JAMA. 1915;LXV(15):1283-1284. doi:10.1001/jama.1915.02580150057023.
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Discoveries, so long as they are novel, naturally excite expectant optimism as to their application. This is the stage at which honest but undiscriminating enthusiasm and deliberate fakery both flourish. Radium, the possibilities and limitations of which are still undefined, is an instance in point. Time and experience are needed to reduce to rational limits the many claims made for it.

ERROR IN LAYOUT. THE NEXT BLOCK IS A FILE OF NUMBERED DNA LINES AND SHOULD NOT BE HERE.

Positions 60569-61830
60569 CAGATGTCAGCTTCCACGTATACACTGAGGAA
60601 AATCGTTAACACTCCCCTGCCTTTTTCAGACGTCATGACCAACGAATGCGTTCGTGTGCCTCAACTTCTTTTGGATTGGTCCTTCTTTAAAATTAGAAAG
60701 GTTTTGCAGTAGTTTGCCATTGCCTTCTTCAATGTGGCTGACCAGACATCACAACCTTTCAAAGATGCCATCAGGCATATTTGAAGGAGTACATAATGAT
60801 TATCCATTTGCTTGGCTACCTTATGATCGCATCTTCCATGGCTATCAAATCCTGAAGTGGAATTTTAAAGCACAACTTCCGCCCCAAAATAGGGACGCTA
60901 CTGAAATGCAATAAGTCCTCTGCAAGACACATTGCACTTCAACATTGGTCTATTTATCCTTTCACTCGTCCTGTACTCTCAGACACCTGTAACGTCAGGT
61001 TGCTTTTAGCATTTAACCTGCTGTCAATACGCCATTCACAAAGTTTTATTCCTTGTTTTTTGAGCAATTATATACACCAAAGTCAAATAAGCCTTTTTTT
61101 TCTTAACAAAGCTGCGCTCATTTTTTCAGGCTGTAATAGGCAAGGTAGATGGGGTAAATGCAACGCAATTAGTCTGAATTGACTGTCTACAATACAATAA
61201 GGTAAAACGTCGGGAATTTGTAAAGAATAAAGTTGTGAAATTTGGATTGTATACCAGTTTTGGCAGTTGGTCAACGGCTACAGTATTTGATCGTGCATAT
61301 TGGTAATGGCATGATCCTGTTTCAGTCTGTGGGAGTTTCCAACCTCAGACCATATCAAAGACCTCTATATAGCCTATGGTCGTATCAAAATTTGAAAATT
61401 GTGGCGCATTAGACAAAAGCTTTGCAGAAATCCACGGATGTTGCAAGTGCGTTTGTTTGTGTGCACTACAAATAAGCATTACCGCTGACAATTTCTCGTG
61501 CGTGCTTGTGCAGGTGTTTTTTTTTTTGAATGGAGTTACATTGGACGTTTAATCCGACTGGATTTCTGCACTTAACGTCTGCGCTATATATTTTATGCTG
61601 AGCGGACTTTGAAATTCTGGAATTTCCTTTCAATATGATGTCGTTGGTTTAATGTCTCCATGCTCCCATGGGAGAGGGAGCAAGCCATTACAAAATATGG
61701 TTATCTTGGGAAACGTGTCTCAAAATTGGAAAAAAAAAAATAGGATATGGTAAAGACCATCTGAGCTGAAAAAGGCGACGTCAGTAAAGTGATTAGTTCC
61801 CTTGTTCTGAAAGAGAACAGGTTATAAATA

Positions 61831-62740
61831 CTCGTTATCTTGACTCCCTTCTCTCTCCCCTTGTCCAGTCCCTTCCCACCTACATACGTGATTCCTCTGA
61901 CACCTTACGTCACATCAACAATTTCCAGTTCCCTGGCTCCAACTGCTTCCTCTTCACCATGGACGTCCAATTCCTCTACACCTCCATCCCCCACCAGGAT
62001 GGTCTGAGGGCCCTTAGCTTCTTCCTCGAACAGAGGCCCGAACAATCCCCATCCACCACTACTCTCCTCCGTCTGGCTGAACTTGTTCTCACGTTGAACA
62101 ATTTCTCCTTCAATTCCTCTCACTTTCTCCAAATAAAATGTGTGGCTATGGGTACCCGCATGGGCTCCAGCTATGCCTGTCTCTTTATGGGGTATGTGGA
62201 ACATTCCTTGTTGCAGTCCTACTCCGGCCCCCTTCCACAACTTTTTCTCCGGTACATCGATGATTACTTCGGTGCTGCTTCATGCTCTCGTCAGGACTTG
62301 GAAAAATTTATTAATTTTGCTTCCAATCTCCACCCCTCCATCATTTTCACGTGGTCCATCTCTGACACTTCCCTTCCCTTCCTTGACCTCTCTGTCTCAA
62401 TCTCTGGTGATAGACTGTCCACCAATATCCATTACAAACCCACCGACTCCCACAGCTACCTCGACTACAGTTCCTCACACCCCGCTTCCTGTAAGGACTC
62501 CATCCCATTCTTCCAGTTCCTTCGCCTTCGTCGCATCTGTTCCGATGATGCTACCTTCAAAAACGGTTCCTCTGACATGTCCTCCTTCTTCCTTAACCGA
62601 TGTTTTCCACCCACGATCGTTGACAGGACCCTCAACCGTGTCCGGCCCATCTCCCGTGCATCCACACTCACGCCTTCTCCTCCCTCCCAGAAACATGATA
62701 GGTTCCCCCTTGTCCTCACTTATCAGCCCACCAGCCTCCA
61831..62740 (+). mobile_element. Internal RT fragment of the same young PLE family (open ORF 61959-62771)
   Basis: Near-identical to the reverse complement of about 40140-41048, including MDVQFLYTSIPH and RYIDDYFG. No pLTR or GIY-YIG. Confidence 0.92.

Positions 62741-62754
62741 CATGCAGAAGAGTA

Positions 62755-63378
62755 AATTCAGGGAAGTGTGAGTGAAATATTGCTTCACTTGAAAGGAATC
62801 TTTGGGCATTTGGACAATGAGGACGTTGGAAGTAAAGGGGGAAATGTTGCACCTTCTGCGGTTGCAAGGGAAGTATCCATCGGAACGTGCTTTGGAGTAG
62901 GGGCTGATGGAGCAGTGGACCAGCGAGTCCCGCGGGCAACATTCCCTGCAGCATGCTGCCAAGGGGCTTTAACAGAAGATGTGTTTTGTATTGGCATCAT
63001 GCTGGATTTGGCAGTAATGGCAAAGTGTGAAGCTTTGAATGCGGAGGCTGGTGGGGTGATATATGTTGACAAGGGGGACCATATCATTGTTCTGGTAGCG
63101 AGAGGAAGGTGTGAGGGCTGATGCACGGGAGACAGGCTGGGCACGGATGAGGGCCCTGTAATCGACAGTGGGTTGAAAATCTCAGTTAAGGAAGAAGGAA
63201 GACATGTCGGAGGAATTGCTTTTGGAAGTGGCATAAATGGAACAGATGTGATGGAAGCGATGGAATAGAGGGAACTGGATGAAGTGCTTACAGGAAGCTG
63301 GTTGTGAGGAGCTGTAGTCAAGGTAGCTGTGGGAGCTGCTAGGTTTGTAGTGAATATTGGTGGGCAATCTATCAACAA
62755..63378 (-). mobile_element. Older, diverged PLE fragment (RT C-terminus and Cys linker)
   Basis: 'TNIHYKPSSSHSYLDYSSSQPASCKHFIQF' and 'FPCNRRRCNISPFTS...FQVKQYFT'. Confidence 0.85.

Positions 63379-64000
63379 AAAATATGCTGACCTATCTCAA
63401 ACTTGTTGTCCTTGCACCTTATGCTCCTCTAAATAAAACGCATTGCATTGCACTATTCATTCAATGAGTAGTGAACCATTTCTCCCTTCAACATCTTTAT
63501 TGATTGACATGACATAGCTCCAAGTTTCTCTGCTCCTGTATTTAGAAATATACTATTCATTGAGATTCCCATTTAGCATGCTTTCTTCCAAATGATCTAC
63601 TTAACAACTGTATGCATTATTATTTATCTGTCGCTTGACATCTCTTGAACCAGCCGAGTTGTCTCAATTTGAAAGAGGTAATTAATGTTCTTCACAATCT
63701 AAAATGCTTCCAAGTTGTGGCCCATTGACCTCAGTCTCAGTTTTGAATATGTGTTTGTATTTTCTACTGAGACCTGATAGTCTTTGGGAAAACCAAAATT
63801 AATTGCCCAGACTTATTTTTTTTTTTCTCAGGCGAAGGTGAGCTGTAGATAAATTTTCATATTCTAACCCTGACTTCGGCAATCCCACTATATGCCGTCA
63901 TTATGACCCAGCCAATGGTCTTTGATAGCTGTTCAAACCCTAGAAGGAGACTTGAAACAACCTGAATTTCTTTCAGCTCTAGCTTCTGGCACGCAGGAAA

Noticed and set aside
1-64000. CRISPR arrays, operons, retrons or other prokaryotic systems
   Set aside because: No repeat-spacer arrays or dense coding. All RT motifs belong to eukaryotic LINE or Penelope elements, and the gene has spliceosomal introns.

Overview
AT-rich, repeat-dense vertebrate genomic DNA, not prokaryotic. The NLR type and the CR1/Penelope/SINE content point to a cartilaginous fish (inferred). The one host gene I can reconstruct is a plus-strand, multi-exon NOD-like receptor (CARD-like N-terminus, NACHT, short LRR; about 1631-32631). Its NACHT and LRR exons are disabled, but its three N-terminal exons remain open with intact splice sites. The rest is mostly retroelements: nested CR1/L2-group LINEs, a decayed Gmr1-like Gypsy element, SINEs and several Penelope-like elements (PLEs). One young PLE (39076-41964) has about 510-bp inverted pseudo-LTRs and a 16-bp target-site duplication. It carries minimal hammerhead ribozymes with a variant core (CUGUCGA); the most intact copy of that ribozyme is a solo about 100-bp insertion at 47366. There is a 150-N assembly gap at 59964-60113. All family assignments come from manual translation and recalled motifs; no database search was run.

One of the uses suggested for radium is the stimulation of plant growth. Various experimenters have investigated the effect of radium emanation on the growth of plants under laboratory conditions. Gager, Fabre and Stocklasa have each reported stimulation of the growth of plants or the germinating activity of seeds under the influence of an optimum strength of radium, while a greater strength retarded growth.

The results of these laboratory experiments aroused interest in the possibility of using radium as a soil fertilizer under practical agricultural conditions. H. H. Rusby,


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